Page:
Thursday, November 18, 2010

The "Aha!" moment when I first realized I wanted to be a writer

I'm killing two birds.  From time to time I present brief excerpts from the book I'm writing on growing up in the swingin' '60s in Southern California. Reader Tamara submitted a Friday question: "When did you first know that you were a "writer"?  So here's a way to combine both posts. 

We all had to take state aptitude tests. These were a series of tests intended to determine which career path might be best for you. One test was spatial relations. We’d see a folded house and be given four flat layouts. Which layout, when folded properly would match the house? Other than working for Ikea, how could this skill possibly help you? I think I finished in the 40th percentile.

Worse was mechanical reasoning. “If Gear A turned left and Gear B turned right, how does a steam engine work?” I had no fucking idea how to answer any of these questions. I placed in the 25th percentile. That has to be in the severely retarded range, doesn’t it? The apes in 2001: A SPACE ODDESSEY who pounded sticks on the ground had to score at least in the low 30’s.

The only test I excelled at was clerical proficiency. As fast as we could we had to copy down sequences of letters. I placed in the 78th percentile. So according to the State of California, my life’s calling was filing.

Thanks to Miss Harper for providing another option.

Miss Harper taught U.S. History. Instead of tests she would assign us several essay questions on Monday that had to be turned in on Friday. To answer the questions you needed to hear her lectures and read the chapters. Essay writing has never been my strength. I would slog through the material and vomit back as much as I could. My grade was usually B-.

One week I put off the assignment until the last night. Having worked at Wallichs that evening it was well after midnight before I tackled the essay. I didn’t have time to do all the reading so I padded the paper with a few jokes. If I was going to fail at least I’d do it spectacularly.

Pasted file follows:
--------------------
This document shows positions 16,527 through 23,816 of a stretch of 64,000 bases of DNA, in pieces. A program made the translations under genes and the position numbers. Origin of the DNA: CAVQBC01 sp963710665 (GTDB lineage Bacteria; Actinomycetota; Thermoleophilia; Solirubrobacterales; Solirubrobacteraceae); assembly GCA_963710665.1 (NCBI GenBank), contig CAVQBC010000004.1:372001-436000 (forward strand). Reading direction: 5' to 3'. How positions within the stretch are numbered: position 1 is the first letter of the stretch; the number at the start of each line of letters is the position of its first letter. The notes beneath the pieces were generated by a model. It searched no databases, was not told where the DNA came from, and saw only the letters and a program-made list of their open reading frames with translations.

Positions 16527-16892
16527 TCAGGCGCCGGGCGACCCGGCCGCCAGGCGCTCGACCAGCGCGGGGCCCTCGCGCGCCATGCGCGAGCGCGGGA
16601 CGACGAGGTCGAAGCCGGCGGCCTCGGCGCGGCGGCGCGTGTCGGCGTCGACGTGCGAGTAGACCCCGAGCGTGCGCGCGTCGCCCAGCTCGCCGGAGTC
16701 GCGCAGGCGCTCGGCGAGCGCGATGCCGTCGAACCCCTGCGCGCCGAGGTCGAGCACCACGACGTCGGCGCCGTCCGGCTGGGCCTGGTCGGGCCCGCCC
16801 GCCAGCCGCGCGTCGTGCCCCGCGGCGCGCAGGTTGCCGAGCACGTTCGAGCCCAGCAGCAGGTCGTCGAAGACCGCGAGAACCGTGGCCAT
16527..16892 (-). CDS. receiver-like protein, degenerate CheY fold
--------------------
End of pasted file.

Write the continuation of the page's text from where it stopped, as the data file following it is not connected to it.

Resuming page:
I got an A.

Miss Harper had little exclamation points after the jokes (no one knew from LOL in those days).

So the following week I sprinkled in more jokes.

Another A.

By week three I had stopped reading the textbook entirely. I just used the essay topics as springboards and wrote comedy monologues. I suspect the quality of the material was not that stellar but I was Richard Pryor compared to the twenty-five other explanations of the Monroe Doctrine.

I breezed through that course with an A and a light went off in my head – there’s gold in them thar hills. Writing comedy might just be a more lucrative skill than alphabetizing.

Thank you, Miss Harper, for being my first and maybe most important fan.


Barefoot Billy Aloha said...

Wonderful! Did you ever find her years later?

bloggity said...

It's amazing how one teacher can inspire you like that. I was lucky to have a couple.

Mary Stella said...

I LOVE this story! I don't remember when I realized that I wanted to write as a profession. I do, however, remember when I realized that good writing had a positive payoff.

In fourth grade I wrote an emotionally moving essay about Washington crossing the Delaware. I got an A. When I read the essay out loud to my family, my older brother mocked me and the writing. Our Dad looked at him and said, "On your best days you don't write as well as your sister."

Considering that my brother was a straight A student in all subjects while I totally sucked at math, that was the first time that I'd been deemed better at anything academically. It was a shining moment.

Anonymous said...

Maybe it helped you, but that woman is a terrible teacher.

emily said...

Was that teacher Mary Kay Letourneau?

Sally creeping down the alley said...

"A" in high school, been down hill ever since, eh?

You've done okay... Or maybe a little better.

gottacook said...

Ken - as I mentioned some months ago, when your book is ready to go to publishers/agents, it could use a copyedit first. How can I send a resume? (I am not known for chutzpah and this is not an instance of it. I've been a pro for 25 years and I could make a genuine difference in the quality of your book. Plus, I want to read it - so it's in my interest to help improve the chances of its being published.)

Jeffrey Leonard said...

It was those very same aptitude tests that made it very clear that I would be a terrific Fuller Brush salesman.